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Laminate repair

Discussion in 'Setup & Repair [DB]' started by tsolo, Dec 21, 2002.


  1. tsolo

    tsolo

    Aug 24, 2002
    Ft. Worth
    OK, I've done some searches but haven't hit on the right key. I want to repair the laminate on the top and back edges of a plywood (obviously) bass. Any tips on how? - just carefully pry the layers apart and insert glue then, clamp? How do in insert the glue? What kind of glue? Thanks...
     
  2. jugband

    jugband

    Jan 16, 2001
    Visit www.stewmac.com (Stewart Macdonald), where you can buy super glue in just about any consistency from "water" to "Jell-O". You can also get "pipettes", various precision applicator tips, and glue syringes.
    ___________________________________________
    Guitar luthiers repair small de-laminations and splintering by flowing in a little water-thin super-glue and holding it down with a firm finger for a few seconds. Stewmac also sells super-glue remover for fingers ;)

    A bass has a LOT of area & thickness compared to a guitar. I don't know if super-glue would do, or if any other glue (such as epoxy or hide) could be thinned enough to flow well.

    Anyway, Steward Macdonald has plenty of glues, etc. including Titebond and granular hide glue, and you can get glue syringes there.
     
  3. Jeff Bollbach

    Jeff Bollbach Jeff Bollbach Luthier, Inc.

    Dec 12, 2001
    freeport, ny
    Sorry to disagree with Jugband but I think that Tite-bond would be the best choice here. While thin crazyglue will flow and its capillary action will equal water-the set time is minimal and there is much opportunity for mess and catastrophe. It is also costly. Aliphatic resin thins nicely with warm water and while it is not as effective in it's gap filling qualities, thinned it will still set strong with a good joint. The real advantage to this glue in this situation is the time factor. There is ample time to flow the glue in and then clamp. Thin the glue 1-1. Brush the delaminates with a toothbrush and push them down repeatedly to suck up the juice. Wipe down with a moist paper towel and clamp[use wax paper twixt clamp and bass] Wait 2-3 hrs and clean with vinegar. What clamps to use is prolly another post.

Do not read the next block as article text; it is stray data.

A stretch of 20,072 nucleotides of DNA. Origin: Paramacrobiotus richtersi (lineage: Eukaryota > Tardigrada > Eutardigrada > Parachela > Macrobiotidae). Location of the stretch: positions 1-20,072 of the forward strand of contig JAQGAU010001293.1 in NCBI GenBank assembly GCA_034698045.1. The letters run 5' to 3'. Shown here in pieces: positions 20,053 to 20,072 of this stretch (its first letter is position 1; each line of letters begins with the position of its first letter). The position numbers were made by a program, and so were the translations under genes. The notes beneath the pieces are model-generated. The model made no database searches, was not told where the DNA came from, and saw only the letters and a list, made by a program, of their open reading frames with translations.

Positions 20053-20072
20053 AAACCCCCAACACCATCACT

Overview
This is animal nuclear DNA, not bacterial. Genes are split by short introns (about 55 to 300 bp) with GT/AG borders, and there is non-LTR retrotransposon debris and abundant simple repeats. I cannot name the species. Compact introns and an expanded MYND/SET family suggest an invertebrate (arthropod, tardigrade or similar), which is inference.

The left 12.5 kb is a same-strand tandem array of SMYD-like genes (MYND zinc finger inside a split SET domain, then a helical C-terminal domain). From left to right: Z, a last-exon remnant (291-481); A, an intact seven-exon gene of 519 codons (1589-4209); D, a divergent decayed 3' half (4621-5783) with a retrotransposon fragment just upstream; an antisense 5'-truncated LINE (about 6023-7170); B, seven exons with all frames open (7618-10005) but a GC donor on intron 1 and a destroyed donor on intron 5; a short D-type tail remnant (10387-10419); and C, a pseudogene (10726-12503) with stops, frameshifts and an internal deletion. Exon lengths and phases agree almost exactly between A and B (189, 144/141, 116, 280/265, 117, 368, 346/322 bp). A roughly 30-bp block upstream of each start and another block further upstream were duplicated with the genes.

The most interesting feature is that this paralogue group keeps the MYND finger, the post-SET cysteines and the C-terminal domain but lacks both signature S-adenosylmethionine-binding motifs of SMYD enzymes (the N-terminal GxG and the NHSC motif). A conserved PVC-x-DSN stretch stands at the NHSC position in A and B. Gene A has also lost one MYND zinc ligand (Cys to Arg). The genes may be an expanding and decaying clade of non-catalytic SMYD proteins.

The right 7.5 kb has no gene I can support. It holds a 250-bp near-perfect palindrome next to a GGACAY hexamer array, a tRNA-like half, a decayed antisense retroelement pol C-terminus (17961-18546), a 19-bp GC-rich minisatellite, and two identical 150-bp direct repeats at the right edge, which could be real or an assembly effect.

4. jugband

    jugband

    Jan 16, 2001
    Well, actually you aren't exactly disagreeing. When it comes to de-lamination, and especially splintering, water-thin super-glue and a Firm Finger are The Guitar Luthier's Friends... but a guitar is a far cry from a double bass, even a plywood bass.

    Mostly I was figuring that the glue syringes they sell at Stewart MacDonald might be good for injecting some other kind of glue, that would be better on bass-sized damage

    If there was another kind that could be thinned enough to flow into delaminations, it should be useable with one of those syringes.

    There are a lot of things at www.stewmac.com that are useful for bass finishing/repair, but that's primarily a guitar site.
     
  5. arnoldschnitzer

    arnoldschnitzer AES Fine Instruments

    Feb 16, 2002
    Brewster, NY, USA
    Whatever glue you use, get an artist palette knife to work the glue in. Jeff's instructions are right on the money. However, if you do use cyanoacrylate (super-g), put some tape on your fingers so they don't become a permanent part of the bass.
     
  6. Using vinegar to clean up excess glue can stain certain species of wood. Especially cherry. I'd say get it all off while still wet with the moist rag and skip the vinegar. Just a word of caution in the never ending glue discussions.

    Nice pictures btw Jeff!
     
  7. Jeff Bollbach

    Jeff Bollbach Jeff Bollbach Luthier, Inc.

    Dec 12, 2001
    freeport, ny
    How many cherry plys have you seen?
    Merry X-mas! OOPS-that's not PC. Happy Kwanzukah-mas!
    jeff
     
  8. Right.

    Not a lot of cherry plys out there. What about all the MYSTERY wood veneers from Africa, South America and Asia? You're sure vinegar ain't gonna stain those? If you build your next kayak out of okoume, watch out, that one for sure stains. Plus if an earlier repair was buffed out with steel wool before a finish was applied and bits remain in the wood the vinegar will react with it and turn black no matter what the species. (A very traditional, old-timey finish, mixing iron filings with vinegar.)(For furniture that is.) Like I say, just a word of caution. I'm on your side, my friend!

    and a berry, berry isthmus to you.
     
  9. tsolo

    tsolo

    Aug 24, 2002
    Ft. Worth
    Thanks, all. I'll be aware of all the concerns. I'll get the laminate glued back - I think I can figger out how to clamp - then I'll determine how to clean up on an inconspicuous place. My main concern is arresting the delamination and which glue to use. Hadn't thought about clean up. That's why this is such a useful forum. Merry Christmas.